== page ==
As you can see, robots.txt can be very useful to someone who is in the process of optimizing their website. On the other hand, it can be very tricky to use and could hurt your SEO if not used properly. In my opinion, robots.txt can be a very useful tool for optimizing your website. So long as you follow the guidelines outlines above, I’m confident that the Robots Exclusion Protocol will greatly improve your SEO. As always, Searchable is here to help. Leave any questions, comments or suggestions regarding Robots.txt in the comments below.

 

SEO Good Example: Nike Golf

 

A Case Study on what we can Learn from Nike Golf and their SEO.  

Nike, Inc. was founded in 1964. Since then it has dominated the sports equipment and activewear industry. Nike Golf is a sub-brand of Nike that, as the name suggests, is specific to the sport of Golf. Swellpath, now a part of 6D Analytics, is a digital marketing company that conducted a case study on Nike Golf in which the objective was to boost product awareness and drive website traffic.

Nike Golf: Before

According to Swellpath, Nike Golf’s biggest hindrance was the lack of a focused keyword strategy combined with a website that was hard for search engines to crawl for data. As we know, search engines crawl through content in order to ascertain what is relevant, thereby boosting certain websites’ content to the top of search results. 

Take a look at this great graphic from Swellpath’s case study:

What users were seeing (left) and what search engines were seeing (right)

Nike Golf Before

[Image courtesy of Swellpath]

The Game Plan

Taking into account the many options that Nike Golf had to optimize their website, Swellpath settled on using SWFObject2, which is an open-source Javascript library. A Javascript library is a set of pre-written Javascript that essentially makes it easier to develop other Javascript-based applications. Think of it  like a toolkit that gives you all the instruments you need to run a Javascript program. This library was appealing to Swellpath because it could more effectively provide content for search engine spiders. The library does this by storing a HTML-based version of the website behind the scenes that can be presented whenever a user visits the site. This also makes the mobile website much more user friendly. Additionally, SWFObject2 allows administrators to embed flash content that doesn’t rely on a specific scripting language. This makes the content accessible to a larger audience because any users that have Javascript disabled on their browsers, will still be able to see the Flash content.  Read more on the benefits of SWFObject2 here.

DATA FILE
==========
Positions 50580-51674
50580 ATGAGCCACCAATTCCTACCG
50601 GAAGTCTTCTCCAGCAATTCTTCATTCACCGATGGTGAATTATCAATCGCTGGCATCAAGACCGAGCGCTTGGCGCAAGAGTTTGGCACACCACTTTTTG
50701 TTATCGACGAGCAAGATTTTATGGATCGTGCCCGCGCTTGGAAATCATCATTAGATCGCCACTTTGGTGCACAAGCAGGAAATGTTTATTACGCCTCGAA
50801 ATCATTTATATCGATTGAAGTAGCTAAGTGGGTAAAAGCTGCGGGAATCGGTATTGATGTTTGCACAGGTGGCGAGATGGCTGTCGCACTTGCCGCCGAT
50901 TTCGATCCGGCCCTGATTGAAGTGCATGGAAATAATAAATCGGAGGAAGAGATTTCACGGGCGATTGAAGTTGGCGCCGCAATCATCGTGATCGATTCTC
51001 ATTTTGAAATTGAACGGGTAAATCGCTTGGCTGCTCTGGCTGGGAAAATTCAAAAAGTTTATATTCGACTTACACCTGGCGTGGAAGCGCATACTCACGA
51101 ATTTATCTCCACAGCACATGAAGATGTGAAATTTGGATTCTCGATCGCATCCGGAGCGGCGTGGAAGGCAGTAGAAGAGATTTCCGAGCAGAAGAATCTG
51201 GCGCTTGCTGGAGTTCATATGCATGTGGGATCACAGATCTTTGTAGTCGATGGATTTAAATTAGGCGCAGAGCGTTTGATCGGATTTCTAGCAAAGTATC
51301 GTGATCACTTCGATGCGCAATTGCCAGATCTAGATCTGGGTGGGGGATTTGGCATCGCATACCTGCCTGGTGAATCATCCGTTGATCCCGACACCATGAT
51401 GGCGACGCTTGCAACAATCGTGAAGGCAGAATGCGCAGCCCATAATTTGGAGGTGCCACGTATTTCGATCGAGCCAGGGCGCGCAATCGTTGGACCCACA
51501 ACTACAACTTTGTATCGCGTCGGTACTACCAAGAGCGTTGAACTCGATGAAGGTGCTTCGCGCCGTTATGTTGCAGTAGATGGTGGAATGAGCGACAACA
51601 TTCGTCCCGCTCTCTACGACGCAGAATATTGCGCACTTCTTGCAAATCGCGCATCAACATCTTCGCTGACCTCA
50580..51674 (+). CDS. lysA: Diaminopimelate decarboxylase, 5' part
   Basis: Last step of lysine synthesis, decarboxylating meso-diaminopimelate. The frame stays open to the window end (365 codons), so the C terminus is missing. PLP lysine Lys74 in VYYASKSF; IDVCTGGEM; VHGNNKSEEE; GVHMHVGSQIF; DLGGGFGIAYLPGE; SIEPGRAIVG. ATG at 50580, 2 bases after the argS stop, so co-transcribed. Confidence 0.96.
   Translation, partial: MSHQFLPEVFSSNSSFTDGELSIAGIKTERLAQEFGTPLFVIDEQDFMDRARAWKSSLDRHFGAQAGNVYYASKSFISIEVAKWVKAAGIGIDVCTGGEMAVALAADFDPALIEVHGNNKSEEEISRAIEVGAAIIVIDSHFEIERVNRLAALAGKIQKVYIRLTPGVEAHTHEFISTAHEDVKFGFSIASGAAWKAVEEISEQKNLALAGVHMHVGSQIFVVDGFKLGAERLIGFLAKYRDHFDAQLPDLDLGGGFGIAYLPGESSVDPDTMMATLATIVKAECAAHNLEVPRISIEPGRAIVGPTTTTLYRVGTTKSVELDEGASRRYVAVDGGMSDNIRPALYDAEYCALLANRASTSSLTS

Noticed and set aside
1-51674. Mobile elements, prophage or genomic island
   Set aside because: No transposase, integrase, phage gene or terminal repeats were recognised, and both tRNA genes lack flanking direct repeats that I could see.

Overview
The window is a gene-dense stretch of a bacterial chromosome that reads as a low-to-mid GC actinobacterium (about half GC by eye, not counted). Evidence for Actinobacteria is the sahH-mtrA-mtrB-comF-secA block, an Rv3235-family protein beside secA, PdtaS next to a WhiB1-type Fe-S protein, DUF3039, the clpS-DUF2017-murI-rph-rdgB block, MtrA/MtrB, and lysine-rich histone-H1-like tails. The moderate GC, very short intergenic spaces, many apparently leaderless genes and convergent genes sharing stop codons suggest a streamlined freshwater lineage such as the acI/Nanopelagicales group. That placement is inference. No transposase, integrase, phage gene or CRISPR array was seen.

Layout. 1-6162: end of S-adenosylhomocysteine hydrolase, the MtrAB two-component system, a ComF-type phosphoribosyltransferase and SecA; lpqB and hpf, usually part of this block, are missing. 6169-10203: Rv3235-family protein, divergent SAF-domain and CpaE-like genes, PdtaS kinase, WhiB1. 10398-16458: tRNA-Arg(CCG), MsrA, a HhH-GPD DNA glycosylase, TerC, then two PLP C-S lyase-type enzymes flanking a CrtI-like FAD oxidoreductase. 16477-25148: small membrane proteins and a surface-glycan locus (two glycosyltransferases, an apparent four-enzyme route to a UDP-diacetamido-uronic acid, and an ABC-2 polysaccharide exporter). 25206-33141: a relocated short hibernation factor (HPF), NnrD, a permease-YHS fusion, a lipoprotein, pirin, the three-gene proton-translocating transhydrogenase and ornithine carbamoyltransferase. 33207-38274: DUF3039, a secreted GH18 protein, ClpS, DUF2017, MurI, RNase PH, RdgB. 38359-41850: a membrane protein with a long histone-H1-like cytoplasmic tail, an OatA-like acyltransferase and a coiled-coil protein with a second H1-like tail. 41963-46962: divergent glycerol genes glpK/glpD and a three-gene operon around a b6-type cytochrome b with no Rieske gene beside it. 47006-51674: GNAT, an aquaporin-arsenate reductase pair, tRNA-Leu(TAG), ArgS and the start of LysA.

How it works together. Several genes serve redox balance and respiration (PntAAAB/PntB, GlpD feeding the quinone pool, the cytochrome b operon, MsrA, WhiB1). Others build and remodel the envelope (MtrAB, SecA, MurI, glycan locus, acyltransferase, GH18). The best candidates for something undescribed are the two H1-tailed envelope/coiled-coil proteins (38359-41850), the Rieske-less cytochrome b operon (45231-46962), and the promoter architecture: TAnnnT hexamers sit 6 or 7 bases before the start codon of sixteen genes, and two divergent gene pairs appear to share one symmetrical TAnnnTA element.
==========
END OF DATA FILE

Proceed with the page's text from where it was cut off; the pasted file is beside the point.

Results of the case study

According to 6D Analytics in conjunction with Swellpath, organic search traffic on the Nike Golf website increased by a staggering 348% in 2 years. This is important because organic search traffic includes both branded (“Nike”) and non-branded searches. In other words, in the time between the 2010 PGA golf season and the 2012 PGA Golf season, website traffic increased a total of 348%. Non-branded website traffic alone increased by 250%.

Going back to the previous infographic from Swellpath, on the left is what users see now. On the right is what search engines see now. As you can see, search engines like Google are now picking up on keywords fro, ultimately driving more traffic to the Nike Golf website.  

Nike Golf After

[Image Courtesy of Swellpath]

What we can learn from this

The main objective of any Search Engine Optimization is to put your brand ahead of others in search results. What we can learn from Nike Golf is that organic search matters. Small businesses (as well as large corporations) cannot sacrifice accessibility in the name of a memorable visual experience. Therefore, when building a website and optimizing it for search engines, make sure to factor in a good keyword strategy that will both drive traffic and boost product awareness.